orthotope: Multidimensional arrays inspired by APL

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Multidimensional arrays inspired by APL. The library contains a wide variety of structurual operations on arrays, but not actual algorithms.

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Change log CHANGELOG.md
Dependencies base (==4.14.*), deepseq, dlist, pretty, QuickCheck, vector [details]
License LicenseRef-Apache
Copyright 2018 Google Inc
Maintainer lennart@augustsson.net
Category array
Source repo head: git clone https://github.com/augustss/orthotope
Uploaded by LennartAugustsson at 2020-09-16T22:18:08Z



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This is not an officially supported Google product.


This is a library for multi-dimensional arrays inspired by APL.

Multi-dimensional arrays

Each array has a number of elements of the same type, and a shape. The shape can be described by a list of integers that gives the size for each of the dimensions. E.g. the array shape [2,3] is a 2x3 matrix (2 rows, 3 columns), and the shape [] is a single value (a scalar). The number of dimensions is called the rank of the array.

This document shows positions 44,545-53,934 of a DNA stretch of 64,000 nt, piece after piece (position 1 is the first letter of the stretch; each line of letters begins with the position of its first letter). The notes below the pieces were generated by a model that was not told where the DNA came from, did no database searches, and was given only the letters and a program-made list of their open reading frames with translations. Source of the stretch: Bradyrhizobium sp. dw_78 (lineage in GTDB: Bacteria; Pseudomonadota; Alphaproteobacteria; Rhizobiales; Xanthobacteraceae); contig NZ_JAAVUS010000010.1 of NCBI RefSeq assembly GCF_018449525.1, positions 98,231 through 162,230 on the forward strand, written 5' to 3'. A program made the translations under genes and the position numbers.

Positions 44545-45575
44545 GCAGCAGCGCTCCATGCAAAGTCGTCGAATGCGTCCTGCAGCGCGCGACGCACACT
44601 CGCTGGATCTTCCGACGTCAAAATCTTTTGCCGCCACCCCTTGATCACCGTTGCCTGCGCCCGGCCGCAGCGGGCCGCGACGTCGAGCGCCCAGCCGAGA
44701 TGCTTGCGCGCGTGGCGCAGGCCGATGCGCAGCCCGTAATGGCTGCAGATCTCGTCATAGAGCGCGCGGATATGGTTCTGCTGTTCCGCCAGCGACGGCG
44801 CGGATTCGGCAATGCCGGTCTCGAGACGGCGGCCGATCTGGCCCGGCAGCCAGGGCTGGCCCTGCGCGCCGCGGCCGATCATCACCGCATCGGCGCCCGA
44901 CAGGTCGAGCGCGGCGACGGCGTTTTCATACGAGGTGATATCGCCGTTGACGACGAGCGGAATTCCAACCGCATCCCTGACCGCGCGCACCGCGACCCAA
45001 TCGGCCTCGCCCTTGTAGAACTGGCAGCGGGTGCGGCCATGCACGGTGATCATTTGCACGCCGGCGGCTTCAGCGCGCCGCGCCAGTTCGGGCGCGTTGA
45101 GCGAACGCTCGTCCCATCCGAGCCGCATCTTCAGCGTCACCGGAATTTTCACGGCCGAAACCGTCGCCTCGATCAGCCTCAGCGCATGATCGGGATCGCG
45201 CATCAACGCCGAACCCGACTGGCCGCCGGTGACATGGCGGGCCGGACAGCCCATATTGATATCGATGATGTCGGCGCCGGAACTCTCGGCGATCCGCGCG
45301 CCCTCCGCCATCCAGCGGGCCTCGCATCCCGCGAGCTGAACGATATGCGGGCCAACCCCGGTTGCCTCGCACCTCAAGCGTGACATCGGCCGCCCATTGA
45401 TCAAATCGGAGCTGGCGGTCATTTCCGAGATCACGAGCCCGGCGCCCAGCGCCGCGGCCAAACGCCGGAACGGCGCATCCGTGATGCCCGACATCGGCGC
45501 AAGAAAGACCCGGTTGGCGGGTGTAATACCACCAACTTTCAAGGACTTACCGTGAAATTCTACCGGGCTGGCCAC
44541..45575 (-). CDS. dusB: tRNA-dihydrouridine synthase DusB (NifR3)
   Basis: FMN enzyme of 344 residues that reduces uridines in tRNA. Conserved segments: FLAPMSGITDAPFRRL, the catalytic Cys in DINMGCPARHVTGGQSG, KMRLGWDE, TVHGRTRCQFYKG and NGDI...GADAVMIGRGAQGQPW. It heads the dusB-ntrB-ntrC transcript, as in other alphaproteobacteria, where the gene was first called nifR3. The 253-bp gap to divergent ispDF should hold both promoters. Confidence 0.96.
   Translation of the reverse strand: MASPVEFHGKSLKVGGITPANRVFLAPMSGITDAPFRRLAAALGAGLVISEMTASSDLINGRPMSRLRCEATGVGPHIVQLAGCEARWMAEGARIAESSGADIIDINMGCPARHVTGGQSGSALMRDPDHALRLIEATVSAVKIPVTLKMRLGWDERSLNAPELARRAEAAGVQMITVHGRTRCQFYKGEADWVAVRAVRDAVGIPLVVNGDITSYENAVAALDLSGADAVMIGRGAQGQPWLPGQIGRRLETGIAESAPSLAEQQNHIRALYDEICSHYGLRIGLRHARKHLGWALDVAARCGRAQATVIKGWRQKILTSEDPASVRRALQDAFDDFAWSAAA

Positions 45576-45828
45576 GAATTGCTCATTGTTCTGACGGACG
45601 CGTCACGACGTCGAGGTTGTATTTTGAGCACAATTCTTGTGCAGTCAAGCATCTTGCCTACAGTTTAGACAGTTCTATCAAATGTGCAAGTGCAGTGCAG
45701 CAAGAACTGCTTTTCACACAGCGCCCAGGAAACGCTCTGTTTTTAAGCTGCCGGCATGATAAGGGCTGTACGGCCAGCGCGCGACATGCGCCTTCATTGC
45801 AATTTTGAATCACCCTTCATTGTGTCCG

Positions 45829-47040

The shape may or may not be part of the type, depending on which version of the API you use.

API variants

The API comes in many variants, depending on how strongly typed it is and what the underlying storage is.


Converting between these types is cheap since they all share the same underlying trepresentation.


Each of the type variants has several storage variants, indicated by a suffix of the module names.

Conversion between different storage types requires copying the data, so it is not a cheap operation.


The library API is mostly structural operations, i.e., operations that treat the elements in a uniform way. For more algorithmic operations, e.g., matrix multiplication, we suggest using a different library, like hmatrix.

Examples using Dynamic

Some preliminaries:

> import Data.Array.Dynamic
> import Text.PrettyPrint.HughesPJClass
> pp = putStrLn . prettyShow

An easy way to create an array from a list is to use fromList; the first argument is the shape of the array.

> m = fromList [2,3] [1..6]
> m
fromList [2,3] [1,2,3,4,5,6]
> shapeL m
> size m

Arrays can be pretty printed. They are shown in the APL way: The innermost dimension on a line, the next dimension vertically, the next dimension vertically with an empty line in betwee, and so on.

> pp m
1 2 3
4 5 6

We can have an arbitrary number of dimensions.

> s = fromList [] [42]
> v = fromList [3] [7,8,9]
> a = fromList [2,3,4] [1..24]
> pp s
> pp v
7 8 9
> pp a
 1  2  3  4
 5  6  7  8
 9 10 11 12

13 14 15 16
17 18 19 20
21 22 23 24